BOSTON ( TheStreet) -- With the stock market posting its best week in a month, it's remarkable to see a **Dow** stock trading at a forward price-to-earnings ratio of less than 10, but eight of 30 are beneath that level. They're not only undervalued on a historical basis, but also based on 2011 earnings expectations. With last week's rally suggesting the recovery is picking up, investors ought to consider these blue-chip stocks. They are ordered from cheap to cheapest.

**Merck**( MRK) sells pharmaceuticals including Nasonex, Pepcid and Crixivan.

**Quarter**: Merck's third-quarter net income tumbled 90% to $342 million and earnings per share fell 93% to 11 cents, hurt by a higher share count. However, excluding one-time items, earnings decreased a modest 6% to 85 cents. Revenue surged 94%. The gross margin rose from 83% to 91%, but the operating margin stagnated at 30%. Merck held $11 billion of cash and $18 billion of debt at quarter's end, equal to a quick ratio of 1 and a debt-to-equity ratio of 0.3.

**Valuation**: Merck's stock sells for a forward earnings multiple of 9.2, a book value multiple of 1.9 and a sales multiple of 2.5, 21%, 60% and 22% discounts to pharmaceutical industry averages. Its cash flow multiple of 12 is on par with its pharma peer average. Merck commands a trailing earnings multiple of 13, compared to a five-year average earnings multiple of 15. The stock has underperformed the Dow in 2010, falling 3.9% as the broader index rose 9%.

**Dividend**: Merck pays a quarterly dividend of 38 cents, equaling a yield of 4.3% with a payout ratio of 54%. It has paid a 38 cent dividend since 2004. Prior to 2004, Merck had a record of distribution increases.

**JPMorgan Chase**( JPM) is a diversified financial company whose commercial bank serves 26,000 clients. It also has an investment banking unit.

**Quarter**: JPMorgan's third-quarter net income increased 23% to $4.4 billion and earnings per share climbed 26% to $1.01. Revenue dropped 11% to $27 billion. The gross margin widened from 61% to 77% and the operating margin extended from 31% to 44%. JPMorgan held $290 billion of cash and equivalents at the end of the quarter and $660 billion of debt, converting to a debt-to-equity ratio of 3.8. It had a tier-one capital ratio of 9.5% at quarter's end.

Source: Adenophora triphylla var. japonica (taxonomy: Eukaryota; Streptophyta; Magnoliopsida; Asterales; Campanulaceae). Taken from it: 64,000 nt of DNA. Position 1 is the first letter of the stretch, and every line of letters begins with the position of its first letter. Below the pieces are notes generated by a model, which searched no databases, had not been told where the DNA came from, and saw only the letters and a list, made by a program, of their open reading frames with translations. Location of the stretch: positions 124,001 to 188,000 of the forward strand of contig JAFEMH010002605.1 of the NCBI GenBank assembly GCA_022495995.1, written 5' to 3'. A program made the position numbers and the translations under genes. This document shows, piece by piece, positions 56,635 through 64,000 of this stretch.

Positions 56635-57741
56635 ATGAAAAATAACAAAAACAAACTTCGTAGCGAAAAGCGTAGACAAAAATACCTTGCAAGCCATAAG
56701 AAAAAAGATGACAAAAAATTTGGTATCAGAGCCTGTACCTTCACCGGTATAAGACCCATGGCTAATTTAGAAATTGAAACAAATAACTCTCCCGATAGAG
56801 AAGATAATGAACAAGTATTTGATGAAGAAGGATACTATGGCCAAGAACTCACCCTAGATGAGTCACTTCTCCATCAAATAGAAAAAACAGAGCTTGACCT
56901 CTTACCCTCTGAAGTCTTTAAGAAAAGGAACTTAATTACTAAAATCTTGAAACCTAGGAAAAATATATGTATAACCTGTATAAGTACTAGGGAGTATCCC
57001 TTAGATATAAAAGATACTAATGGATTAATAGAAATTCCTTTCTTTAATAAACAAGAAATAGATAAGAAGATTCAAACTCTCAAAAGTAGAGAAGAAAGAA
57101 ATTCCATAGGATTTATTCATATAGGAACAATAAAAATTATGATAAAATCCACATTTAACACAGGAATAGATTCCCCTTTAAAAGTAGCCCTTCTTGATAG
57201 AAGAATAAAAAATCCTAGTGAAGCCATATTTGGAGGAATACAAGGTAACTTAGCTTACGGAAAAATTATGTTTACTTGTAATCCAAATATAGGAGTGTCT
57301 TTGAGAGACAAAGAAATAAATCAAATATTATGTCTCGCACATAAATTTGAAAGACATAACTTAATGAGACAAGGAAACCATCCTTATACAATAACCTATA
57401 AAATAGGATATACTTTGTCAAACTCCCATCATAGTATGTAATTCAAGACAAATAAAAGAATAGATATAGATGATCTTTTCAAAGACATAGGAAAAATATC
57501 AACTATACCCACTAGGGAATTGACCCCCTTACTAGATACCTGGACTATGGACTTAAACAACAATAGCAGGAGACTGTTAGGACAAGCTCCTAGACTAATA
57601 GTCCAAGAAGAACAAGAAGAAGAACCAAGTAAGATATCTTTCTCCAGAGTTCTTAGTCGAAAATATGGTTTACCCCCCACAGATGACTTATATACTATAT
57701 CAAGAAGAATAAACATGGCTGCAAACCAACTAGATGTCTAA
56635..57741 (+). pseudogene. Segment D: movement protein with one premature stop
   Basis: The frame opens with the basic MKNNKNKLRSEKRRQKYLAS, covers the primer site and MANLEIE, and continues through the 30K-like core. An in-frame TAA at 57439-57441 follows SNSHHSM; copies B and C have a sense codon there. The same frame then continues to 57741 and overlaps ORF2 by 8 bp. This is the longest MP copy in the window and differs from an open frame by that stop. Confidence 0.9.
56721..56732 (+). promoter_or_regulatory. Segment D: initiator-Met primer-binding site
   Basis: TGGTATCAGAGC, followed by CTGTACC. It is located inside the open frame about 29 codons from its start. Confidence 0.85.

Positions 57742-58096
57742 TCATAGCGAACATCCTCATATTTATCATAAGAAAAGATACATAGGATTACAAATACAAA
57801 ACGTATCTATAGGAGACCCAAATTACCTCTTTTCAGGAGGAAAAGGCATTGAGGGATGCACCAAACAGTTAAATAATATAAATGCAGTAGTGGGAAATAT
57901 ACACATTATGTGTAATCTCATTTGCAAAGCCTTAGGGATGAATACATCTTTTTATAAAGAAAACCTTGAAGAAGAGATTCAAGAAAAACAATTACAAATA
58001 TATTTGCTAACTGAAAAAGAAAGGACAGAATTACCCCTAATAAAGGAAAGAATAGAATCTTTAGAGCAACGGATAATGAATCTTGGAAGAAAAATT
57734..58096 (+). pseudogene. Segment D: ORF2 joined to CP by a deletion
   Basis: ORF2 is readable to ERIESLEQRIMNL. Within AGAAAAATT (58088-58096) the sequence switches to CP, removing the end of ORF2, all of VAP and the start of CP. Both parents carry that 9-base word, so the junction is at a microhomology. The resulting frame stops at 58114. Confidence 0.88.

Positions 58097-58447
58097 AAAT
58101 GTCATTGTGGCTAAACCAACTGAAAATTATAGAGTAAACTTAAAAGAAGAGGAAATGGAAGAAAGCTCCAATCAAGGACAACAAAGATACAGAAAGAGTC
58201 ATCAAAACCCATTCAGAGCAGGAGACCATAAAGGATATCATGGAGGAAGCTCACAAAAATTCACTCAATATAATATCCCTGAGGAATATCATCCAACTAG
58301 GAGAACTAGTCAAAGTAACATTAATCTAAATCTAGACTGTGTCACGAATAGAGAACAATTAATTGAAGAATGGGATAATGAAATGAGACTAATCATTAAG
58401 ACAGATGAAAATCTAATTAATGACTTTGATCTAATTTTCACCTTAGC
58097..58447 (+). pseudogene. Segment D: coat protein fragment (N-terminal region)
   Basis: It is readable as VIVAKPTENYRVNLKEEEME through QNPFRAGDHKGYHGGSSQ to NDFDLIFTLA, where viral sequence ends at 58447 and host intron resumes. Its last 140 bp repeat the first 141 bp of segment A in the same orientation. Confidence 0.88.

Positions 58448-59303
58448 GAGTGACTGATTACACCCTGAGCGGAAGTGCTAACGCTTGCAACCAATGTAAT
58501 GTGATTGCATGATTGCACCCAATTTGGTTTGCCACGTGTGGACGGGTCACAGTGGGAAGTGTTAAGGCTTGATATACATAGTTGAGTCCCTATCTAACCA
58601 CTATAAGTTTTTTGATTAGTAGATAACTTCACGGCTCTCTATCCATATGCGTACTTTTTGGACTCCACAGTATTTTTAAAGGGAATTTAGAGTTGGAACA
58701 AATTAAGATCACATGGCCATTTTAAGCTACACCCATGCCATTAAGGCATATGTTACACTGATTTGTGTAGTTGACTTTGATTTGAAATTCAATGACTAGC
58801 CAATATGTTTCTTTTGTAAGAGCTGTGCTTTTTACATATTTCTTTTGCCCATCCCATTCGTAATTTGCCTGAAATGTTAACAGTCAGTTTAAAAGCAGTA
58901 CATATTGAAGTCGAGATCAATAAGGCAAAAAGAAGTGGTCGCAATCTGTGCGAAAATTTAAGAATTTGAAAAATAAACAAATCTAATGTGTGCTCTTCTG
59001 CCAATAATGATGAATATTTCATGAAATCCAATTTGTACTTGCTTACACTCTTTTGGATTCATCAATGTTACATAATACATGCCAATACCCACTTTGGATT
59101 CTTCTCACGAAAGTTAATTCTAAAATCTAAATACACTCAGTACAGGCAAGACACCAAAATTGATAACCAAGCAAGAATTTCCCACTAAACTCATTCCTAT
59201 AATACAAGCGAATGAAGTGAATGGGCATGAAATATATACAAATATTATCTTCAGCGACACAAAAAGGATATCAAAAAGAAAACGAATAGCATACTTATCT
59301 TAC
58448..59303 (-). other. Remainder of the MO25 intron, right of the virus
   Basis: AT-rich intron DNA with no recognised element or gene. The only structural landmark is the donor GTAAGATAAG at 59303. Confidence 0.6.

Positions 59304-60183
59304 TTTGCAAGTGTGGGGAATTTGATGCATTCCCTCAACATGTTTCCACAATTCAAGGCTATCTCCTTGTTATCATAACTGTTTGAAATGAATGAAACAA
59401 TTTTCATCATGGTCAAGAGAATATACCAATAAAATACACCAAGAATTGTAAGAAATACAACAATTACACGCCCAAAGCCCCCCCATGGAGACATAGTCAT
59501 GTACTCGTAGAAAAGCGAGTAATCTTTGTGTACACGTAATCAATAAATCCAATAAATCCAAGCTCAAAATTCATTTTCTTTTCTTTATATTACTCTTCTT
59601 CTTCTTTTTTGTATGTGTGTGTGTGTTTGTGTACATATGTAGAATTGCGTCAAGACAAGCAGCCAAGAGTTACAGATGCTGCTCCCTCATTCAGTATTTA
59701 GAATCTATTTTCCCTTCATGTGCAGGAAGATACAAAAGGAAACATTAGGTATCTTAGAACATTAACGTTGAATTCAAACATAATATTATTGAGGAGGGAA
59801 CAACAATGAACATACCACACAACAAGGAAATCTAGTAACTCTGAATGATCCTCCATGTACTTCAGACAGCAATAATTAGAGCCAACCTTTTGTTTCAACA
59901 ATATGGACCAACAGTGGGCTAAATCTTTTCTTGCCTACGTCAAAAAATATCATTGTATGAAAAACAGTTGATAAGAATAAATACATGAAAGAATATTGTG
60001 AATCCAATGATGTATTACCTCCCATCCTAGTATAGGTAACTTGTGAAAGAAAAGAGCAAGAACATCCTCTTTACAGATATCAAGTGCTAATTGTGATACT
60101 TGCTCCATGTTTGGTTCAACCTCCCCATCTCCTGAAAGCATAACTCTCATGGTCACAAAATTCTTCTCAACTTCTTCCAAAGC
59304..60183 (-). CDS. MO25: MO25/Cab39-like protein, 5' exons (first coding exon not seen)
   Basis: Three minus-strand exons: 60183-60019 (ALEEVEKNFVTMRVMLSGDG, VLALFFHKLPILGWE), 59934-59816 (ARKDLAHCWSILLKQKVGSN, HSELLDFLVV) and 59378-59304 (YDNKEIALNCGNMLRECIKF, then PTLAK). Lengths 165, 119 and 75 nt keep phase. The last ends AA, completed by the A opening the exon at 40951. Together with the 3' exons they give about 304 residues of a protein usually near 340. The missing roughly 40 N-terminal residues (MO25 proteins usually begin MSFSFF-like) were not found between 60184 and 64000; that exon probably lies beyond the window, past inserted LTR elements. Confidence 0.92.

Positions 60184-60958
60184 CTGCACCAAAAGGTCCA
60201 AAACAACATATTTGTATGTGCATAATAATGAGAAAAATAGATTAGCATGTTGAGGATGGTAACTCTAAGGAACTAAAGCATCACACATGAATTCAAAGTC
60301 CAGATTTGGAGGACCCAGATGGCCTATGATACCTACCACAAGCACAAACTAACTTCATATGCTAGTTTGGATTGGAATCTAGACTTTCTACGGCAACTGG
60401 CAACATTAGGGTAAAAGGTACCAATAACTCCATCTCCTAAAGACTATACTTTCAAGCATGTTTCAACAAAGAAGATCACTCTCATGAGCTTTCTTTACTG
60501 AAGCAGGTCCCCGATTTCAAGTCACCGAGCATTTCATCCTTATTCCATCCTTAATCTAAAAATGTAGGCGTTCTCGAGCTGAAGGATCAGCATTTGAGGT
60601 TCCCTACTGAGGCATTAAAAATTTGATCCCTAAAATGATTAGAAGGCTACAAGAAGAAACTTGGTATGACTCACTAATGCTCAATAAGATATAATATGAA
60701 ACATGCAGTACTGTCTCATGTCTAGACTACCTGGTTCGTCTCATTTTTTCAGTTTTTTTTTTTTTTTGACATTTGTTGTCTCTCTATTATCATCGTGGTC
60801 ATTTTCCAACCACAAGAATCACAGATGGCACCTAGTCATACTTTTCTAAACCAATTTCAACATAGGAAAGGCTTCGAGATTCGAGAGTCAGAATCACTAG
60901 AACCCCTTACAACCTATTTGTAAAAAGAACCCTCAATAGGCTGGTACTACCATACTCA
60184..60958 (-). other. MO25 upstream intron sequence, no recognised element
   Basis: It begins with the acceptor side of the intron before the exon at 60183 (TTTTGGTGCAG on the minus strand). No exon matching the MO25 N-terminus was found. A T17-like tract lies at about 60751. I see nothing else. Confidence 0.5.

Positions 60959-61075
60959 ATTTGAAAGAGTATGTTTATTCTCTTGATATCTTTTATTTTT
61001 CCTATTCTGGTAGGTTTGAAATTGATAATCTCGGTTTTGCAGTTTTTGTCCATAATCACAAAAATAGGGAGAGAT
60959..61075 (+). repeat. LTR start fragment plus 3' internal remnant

**Valuation**: JPMorgan's stock trades at a forward earnings multiple of 8.1 and a sales multiple of 1.3, 27% and 24% discounts to financial services industry averages. Its book value multiple, though ostensibly cheap at 0.9, is on par with the peer average. And its cash flow multiple of 29 reflects a 50% premium. JPMorgan is selling for a trailing earnings multiple of 11, a 27% peer discount and a 53% discount to its five-year average multiple of nearly 23.

**Dividend**: JPMorgan pays a paltry quarterly dividend of five cents, translating to a 0.5% annual yield with a 6% payout ratio. It has paid a five cent dividend since 2009. Previously, it paid a distribution of up to 38 cents.

**Travelers**( TRV) is a diversified insurer.

**Quarter**: Third-quarter net income ascended 7.5% to $1 billion. Earnings per share advanced 28% to $2.11. Revenue inched up 2.4% to $6.5 billion. The gross margin expanded from 35% to 36% and the operating margin stretched from 21% to 23%. Travelers carries $5.3 billion of cash and equivalents and $6.3 billion of debt, equal to a debt-to-equity ratio of 0.3. Its subsidiaries receive top financial strength ratings, with grades of AA- from

**Standard & Poor's**.

**Valuation**: Travelers' stock sells for a forward earnings multiple of 9.1, a book value multiple of 0.9, a sales multiple of 1 and a cash flow multiple of 7.3, 35%, 76%, 78% and 51% discounts to insurance industry averages. A trailing earnings multiple of 7.8 represents a 66% discount to the peer average and a 16% discount to Travelers' five-year average multiple of 9.3. The stock's PEG ratio, a measure of value relative to growth, of 0.9 signals a 10% discount.

**Dividend**: Travelers pays a quarterly dividend of 36 cents, converting to an annual yield of 2.6% with a payout ratio of 20%. Travelers boosted its dividend from 33 cents in February. The company's board has a record of regular distribution increases.

**Microsoft**( MSFT) is a software company.

**Quarter**: Microsoft's fiscal first-quarter net income soared 51% to $5.4 billion. Earnings per share surged 55% to 62 cents. Revenue grew 25% to $16 billion. The gross margin rose from 83% to 85% and the operating margin climbed from 35% to 44%. Microsoft held $44 billion of cash and $11 billion of debt at the end of the quarter, equal to a net cash position of nearly $34 billion. A quick ratio of 2.1 and a debt-to-equity ratio of 0.2 signal fiscal prudence.

**Valuation**: Microsoft's stock trades at a forward earnings multiple of 9.7, a sales multiple of 3.4 and a cash flow multiple of 8.5, 59%, 74% and 53% discounts to software industry averages. However, its book value multiple of 4.8 is on par with peers'. A PEG ratio of 0.7 signals a 30% discount to estimated long-run fair value. Microsoft's trailing earnings multiple of 11 represents a 69% discount to its peer average and a 32% discount to the stock's five-year average.